MONUMENT 0.6: LANDING (a ritual of empathy)

    05/05  | 23:30

± 30 min

Admission free

In her MONUMENT series over the past few years, Eszter Salamon has been digging up the unthinkable in western consciousness: unthinkable historical notions but aesthetic ones too, such as ritual or folk dances banished from its canon by the modern world. To open the festival, Salamon is offering us LANDING, a group ritual consisting of dances and songs of the South American Mapuche tribe. In the open air and with no technical devices, she shares a cultural expression that the West, in its great endeavour to standardise everything, has relegated to the rank of “quaintness”. Rejecting this “blackmailing of identity”, the choreographer identifies the flaws in the world’s dance and sows some symbolic new ground.

Artistic direction
Eszter Salamon

Artistic collaboration
Boglàrka Börcsök

Developed with & performed by
Liza Baliasnaja, Sidney Barnes, Mario Barrantes Espinoza, Boglàrka Börcsök, Péter Börcsök, Amanda Barrio Charmelo, Louis-Clement da Costa, Stefan Govaart, Sara Tan, Tiran Willemse, in collaboration with a dozen of invited performers

Elodie Perrin/Studio E.S., Alexandra Wellensiek/Botschaft GbR

Thanks to
João Martins, Péter Börcsök

Kunstenfestivaldesarts, WIELS

Thanks to
Charleroi Danses

LANDING is part of the project Wars & Dances, which is co-produced and supported by CN D, Centre national de la danse (Pantin), PACT Zollverein (Essen) & the NATIONALES PERFORMANCE NETZ (NPN), Coproduction Fund for Dance, which is funded by the Federal Government Commissioner for Culture and the Media on the basis of a decision by the German Bundestag Regional Direction for Cultural Affairs in Paris – The French Ministry of Culture and Communication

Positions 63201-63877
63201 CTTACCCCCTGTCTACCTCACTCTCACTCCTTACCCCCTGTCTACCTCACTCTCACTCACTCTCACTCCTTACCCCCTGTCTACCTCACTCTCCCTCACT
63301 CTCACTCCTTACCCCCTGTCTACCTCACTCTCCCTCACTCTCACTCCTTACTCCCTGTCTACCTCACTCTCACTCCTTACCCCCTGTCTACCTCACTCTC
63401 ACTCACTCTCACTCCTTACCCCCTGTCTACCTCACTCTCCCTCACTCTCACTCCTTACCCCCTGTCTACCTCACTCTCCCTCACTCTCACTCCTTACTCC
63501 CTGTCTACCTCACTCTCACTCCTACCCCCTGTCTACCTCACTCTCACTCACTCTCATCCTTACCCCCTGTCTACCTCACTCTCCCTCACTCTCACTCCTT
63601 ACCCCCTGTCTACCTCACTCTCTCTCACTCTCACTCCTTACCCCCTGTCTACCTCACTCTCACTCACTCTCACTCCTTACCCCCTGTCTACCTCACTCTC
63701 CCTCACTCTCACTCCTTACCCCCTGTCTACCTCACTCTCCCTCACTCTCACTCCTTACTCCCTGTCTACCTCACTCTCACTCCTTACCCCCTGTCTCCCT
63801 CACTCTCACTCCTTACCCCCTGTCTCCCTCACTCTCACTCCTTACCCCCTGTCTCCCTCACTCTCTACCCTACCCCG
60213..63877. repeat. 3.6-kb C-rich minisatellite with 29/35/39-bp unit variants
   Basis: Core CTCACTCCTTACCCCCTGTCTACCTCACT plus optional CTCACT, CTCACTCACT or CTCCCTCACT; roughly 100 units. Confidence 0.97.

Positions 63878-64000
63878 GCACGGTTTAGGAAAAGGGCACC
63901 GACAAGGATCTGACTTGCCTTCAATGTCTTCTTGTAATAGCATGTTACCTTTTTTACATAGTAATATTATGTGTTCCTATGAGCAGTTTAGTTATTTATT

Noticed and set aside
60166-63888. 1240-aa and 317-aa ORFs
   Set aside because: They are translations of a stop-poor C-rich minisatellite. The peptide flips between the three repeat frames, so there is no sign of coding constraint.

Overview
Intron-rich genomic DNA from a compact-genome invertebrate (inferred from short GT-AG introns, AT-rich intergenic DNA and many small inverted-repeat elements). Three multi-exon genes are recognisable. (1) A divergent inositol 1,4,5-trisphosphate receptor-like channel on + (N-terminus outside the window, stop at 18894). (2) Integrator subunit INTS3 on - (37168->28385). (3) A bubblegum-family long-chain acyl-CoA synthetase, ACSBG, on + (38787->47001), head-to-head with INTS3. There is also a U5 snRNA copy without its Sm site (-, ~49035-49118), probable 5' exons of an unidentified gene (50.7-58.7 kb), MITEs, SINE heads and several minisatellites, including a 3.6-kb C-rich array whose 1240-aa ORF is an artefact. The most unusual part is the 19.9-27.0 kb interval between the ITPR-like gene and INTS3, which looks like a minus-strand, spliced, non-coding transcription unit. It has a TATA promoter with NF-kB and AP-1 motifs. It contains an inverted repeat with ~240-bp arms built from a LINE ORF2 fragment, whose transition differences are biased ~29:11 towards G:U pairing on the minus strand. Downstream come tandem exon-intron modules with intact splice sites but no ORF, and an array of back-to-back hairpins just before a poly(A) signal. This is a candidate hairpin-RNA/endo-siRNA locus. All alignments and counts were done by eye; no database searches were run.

Eszter Salamon is associated artist at CN D (Pantin)

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MONUMENT 0.6: LANDING (a ritual of empathy)

Imagine people living on the Southern part of a continent.
Imagine people from a distant continent migrating to that same land hundreds of years ago.
Imagine the local people defending their lands from the invaders and the Republics created in their territories for centuries.
Imagine the conflict escalating into a genocide hundreds of years later.
Imagine the Republics implementing national policies promoting migration in order to develop the local economies at the dawn of the last century.

Imagine people from the distant continent escaping poverty and wars and once again fleeing to this land.
Imagine the local people’s lands ending up in the new settlers’ hands, leaving them in poverty.
Imagine these people’s efforts in securing rights to land and natural resources.
Imagine how this planted the seed of one of the most drawn out land disputes in history.

Through embodiment and transformation of dancing and singing rituals of the Mapuches, LANDING not only conjures amnesia; it also imagines a future caring for the common and the sharable. This transfigured ritual activates a temporary landscape, ‘a possibility of living’, where past and present trace each other, and where the local and the global reverberate.

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